JEFFERSON CITY — Candidates vying for two of Missouri's statewide offices are divided on whether to use automated telephone calls to push their campaign messages into the homes of Missouri voters.
U.S. Senate candidate Robin Carnahan and incumbent state Auditor Susan Montee, both Democrats, said their campaigns will not use the automated messages.
A spokesperson for Tom Schweich, the Republican running against Montee, said he will use a "limited" number of automated calls.
Spokespeople for Republican U.S. Senate candidate Roy Blunt refused multiple requests to interview Blunt and did not return phone calls asking about his position.
The automated calls, or "robocalls," can reach thousands of Missouri homes in a short period and are an inexpensive marketing tool for candidates. They are exempt from state and national no-call laws and have few restrictions. Individuals or entities must only identify themselves at the beginning of the message, and they must provide a phone number or address sometime during the call.
A statement from Schweich's campaign manager, Matt Beckman, said: "With regard to robocalls we plan to use them in a limited fashion, recognizing they can be a nuisance. It falls to the campaign to use auto calls in a judicious and responsible manner."
His opponent, Montee, said she will not use robocalls in her campaign.
"I didn't do them last time, and I'm not a believer in robocalls," said Montee. "I don't think you convince somebody by having a recorded message."
On the Senate side, Carnahan said she has pledged not to use robocalls.
"I can't control everything everybody does, but I can control my campaign and I don't anticipate doing any of those."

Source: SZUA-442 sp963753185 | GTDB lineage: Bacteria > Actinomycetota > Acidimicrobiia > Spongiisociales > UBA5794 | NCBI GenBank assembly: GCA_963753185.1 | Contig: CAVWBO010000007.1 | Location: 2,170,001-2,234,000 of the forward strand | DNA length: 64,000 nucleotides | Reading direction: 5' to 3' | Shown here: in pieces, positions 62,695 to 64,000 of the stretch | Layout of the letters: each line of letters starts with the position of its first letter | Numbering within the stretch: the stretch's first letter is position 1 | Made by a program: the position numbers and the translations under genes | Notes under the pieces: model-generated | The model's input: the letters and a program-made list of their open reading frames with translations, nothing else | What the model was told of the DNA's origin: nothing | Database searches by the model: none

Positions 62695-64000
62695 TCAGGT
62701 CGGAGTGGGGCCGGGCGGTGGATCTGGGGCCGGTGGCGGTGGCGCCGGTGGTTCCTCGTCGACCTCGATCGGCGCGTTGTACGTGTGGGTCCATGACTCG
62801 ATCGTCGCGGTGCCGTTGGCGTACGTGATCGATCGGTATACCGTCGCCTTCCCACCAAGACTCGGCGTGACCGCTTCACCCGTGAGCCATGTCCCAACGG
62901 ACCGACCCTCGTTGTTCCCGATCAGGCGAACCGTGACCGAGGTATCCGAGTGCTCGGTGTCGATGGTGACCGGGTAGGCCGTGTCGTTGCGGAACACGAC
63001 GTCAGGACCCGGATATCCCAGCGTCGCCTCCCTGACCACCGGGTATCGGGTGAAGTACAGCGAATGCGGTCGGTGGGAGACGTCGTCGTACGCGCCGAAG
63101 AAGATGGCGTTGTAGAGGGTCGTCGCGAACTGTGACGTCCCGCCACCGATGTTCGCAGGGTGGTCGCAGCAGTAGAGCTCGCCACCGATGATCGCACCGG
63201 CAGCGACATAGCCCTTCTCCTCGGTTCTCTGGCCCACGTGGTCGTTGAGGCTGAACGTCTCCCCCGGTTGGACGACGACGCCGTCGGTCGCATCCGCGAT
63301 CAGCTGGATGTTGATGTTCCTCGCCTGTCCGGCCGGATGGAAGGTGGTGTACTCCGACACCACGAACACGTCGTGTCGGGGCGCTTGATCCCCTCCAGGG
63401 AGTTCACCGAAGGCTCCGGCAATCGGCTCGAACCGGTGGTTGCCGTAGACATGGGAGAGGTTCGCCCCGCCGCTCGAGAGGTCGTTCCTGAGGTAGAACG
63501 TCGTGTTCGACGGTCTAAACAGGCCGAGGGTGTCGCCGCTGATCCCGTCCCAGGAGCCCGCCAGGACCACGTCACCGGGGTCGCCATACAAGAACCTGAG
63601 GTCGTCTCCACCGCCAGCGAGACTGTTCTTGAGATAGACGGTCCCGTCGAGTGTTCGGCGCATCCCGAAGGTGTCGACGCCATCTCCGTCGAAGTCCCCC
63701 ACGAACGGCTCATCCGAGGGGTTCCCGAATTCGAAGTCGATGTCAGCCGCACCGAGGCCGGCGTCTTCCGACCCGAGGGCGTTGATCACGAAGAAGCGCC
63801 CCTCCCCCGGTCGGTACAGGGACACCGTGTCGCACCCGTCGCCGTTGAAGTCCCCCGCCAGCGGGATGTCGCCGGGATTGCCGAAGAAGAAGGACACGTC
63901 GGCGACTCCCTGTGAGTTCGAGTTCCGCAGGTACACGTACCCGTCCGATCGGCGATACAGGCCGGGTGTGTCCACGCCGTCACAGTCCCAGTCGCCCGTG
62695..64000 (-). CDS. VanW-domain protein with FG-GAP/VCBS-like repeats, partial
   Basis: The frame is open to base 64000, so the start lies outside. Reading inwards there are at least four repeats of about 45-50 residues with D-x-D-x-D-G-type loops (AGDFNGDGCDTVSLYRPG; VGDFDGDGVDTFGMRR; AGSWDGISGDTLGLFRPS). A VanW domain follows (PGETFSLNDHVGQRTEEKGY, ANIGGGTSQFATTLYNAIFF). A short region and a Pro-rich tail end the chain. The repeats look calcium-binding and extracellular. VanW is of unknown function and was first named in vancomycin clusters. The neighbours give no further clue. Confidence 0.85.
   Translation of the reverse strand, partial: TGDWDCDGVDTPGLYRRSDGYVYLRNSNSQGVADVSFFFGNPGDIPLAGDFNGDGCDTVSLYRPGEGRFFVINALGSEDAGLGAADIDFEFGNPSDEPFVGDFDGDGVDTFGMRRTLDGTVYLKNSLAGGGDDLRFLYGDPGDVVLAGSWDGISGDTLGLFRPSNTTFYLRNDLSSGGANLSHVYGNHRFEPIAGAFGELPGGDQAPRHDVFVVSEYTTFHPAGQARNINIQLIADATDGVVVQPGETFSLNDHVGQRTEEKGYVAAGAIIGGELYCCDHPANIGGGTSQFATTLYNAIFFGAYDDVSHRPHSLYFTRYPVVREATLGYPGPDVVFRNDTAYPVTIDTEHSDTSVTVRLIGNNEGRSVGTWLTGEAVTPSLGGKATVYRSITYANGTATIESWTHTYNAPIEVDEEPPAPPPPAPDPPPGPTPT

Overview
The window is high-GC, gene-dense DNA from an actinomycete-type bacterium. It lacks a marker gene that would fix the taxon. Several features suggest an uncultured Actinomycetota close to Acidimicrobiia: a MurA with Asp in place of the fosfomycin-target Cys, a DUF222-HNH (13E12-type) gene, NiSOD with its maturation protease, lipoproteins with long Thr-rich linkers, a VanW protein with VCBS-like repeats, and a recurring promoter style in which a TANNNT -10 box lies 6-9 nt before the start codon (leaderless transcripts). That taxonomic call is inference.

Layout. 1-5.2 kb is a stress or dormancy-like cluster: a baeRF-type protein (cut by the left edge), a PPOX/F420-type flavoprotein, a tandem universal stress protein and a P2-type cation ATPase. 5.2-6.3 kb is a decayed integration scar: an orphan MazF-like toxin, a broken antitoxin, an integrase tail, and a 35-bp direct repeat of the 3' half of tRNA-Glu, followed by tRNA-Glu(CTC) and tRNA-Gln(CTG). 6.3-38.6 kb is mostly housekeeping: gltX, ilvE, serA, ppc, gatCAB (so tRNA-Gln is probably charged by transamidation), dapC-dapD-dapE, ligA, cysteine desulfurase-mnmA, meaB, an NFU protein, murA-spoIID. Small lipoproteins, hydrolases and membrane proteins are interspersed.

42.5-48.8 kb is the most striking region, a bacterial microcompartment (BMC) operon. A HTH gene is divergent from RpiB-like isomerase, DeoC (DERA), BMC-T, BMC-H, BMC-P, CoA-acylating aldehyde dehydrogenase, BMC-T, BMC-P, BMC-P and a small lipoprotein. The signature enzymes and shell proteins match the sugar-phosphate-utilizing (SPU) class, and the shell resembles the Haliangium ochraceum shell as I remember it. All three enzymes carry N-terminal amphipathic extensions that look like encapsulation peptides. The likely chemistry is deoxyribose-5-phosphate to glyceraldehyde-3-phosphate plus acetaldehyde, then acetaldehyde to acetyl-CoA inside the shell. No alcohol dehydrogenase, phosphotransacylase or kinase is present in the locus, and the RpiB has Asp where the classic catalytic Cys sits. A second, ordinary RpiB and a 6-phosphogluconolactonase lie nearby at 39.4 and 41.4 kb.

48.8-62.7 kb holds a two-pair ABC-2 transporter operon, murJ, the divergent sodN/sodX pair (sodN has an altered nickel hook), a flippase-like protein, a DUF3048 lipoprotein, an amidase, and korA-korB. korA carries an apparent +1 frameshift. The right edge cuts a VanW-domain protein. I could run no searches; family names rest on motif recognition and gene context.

After multiple attempts to contact Blunt or anyone from his campaign, no one could be reached for comment.
Automated calls often cost 1 or 2 cents per minute — a huge contrast compared to the millions of dollars campaigns spend on commercial advertisements for print, TV and radio each election.
"The cost is so inexpensive that candidates simply assume that reaching a great number of people with the touch of a button is beneficial," said Michael Carter, a candidate for lieutenant governor in 2008.
Carter acknowledged his campaign made millions of robocalls prior to the 2008 election, but it gave people the opportunity to remove their names from a call list by going to his website.
"I knew I was going to make several million phone calls. This offered an interactive way for voters to say, 'Hey, leave me alone,' " Carter said. "People seemed to appreciate it even if it required some action on their part."
Although robocalls have a negative reputation, Carter said he experienced negative responses from only a small number of people and that many people appreciated the quick snippets of information.
State Sen. Carl Vogel, R-Jefferson City has also refused the use of robocalls in the past. Vogel used phone banks in his 2002 campaign but refrained from using them during his re-election campaign in 2006.
Bubs Hohulin, Vogel's personal assistant, said the senator decided not to use robocalls because if he didn't like getting them, he didn't think anyone else would either.
"He didn't like receiving the calls any better than anyone else," said Hohulin. "He decided he was just not going to use them."